Helen Green

Changing Hearts and Minds

We talk about the difference between leadership and management, about leadership being a game of hearts and minds in which you engender enthusiasms and carry your people with you. But what happens when the business strategy evolves, how do you help people to move from an established course and to embrace change.

At heart, people are traditionalists and the thought of change can throw up all sorts of objections. Take the case of Cadbury which has recently hit headlines thanks to its announcement that it intends to add sultanas to its fruit and nut bars. Although in taste tests only 10% of people could even tell the difference, public reaction to the announcement has led to headlines across the media.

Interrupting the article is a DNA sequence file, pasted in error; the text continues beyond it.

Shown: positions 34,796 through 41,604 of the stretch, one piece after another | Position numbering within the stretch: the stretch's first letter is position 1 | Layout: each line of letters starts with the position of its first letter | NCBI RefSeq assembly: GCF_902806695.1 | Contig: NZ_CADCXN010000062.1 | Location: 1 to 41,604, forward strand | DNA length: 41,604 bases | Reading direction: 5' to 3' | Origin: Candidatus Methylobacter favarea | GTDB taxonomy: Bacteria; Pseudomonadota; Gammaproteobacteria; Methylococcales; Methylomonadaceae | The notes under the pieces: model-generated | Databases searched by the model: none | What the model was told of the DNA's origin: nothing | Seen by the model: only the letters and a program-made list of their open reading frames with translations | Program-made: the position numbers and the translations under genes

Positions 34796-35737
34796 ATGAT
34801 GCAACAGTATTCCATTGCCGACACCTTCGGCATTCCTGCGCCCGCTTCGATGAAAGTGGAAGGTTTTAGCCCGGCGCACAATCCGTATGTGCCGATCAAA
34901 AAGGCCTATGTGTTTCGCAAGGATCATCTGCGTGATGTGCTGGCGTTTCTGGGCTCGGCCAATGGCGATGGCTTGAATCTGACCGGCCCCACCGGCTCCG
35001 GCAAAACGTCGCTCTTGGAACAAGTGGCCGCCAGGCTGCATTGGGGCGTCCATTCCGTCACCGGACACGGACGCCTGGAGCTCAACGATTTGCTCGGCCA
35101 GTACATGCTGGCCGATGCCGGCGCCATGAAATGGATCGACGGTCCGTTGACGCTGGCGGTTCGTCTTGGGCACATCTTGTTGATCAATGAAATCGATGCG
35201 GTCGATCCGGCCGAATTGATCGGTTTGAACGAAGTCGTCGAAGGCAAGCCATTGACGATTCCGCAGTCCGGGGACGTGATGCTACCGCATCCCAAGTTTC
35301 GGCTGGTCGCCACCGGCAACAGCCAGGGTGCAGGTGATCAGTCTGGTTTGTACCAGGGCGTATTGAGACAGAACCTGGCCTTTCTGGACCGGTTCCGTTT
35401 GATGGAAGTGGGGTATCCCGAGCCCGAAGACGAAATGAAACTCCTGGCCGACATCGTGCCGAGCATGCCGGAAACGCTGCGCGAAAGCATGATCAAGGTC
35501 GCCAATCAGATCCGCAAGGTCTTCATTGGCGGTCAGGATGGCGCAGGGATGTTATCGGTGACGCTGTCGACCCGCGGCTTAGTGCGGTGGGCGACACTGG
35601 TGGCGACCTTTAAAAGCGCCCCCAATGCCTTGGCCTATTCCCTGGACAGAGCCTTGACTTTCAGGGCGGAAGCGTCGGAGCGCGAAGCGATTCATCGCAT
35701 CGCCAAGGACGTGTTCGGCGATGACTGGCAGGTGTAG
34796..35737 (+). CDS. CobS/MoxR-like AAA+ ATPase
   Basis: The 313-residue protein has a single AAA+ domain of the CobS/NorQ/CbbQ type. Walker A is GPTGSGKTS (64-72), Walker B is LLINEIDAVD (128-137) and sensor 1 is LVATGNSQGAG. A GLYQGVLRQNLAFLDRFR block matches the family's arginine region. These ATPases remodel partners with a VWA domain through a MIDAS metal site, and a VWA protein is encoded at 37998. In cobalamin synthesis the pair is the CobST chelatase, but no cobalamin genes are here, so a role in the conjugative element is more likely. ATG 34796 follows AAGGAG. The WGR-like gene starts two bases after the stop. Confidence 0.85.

When the change is external, a successful introduction is partly down to the interaction which an organisation has with its customers. When a change is internal then success rests on leadership, communication and engagement. If the leadership team is trusted, they have a far higher chance of successfully introducing change. If the leadership team take the time to communicate, to explain, to build understanding and to help people to engage with the new strategy, then not only is the change more likely to be accepted but also the relationship between the leadership team and employees can be strengthened.

When you dictate to people, you get process followers. When you engage hearts and minds, your people become ambassadors for the organisation and its product.